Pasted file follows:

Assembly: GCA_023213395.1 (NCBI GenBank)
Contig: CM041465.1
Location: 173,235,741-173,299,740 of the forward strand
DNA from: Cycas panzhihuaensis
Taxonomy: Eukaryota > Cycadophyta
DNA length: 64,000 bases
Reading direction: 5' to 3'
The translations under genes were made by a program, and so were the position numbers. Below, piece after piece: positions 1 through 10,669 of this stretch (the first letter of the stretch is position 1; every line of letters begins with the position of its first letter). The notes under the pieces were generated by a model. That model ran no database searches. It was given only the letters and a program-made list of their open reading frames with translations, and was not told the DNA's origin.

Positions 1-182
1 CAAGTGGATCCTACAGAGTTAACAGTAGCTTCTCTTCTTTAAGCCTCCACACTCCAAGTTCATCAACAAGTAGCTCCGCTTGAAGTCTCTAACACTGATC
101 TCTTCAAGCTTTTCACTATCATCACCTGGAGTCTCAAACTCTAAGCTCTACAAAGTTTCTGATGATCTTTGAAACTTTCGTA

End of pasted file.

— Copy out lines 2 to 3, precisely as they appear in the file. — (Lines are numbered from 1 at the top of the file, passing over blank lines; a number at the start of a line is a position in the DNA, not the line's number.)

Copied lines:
Contig: CM041465.1
Location: 173,235,741-173,299,740 of the forward strand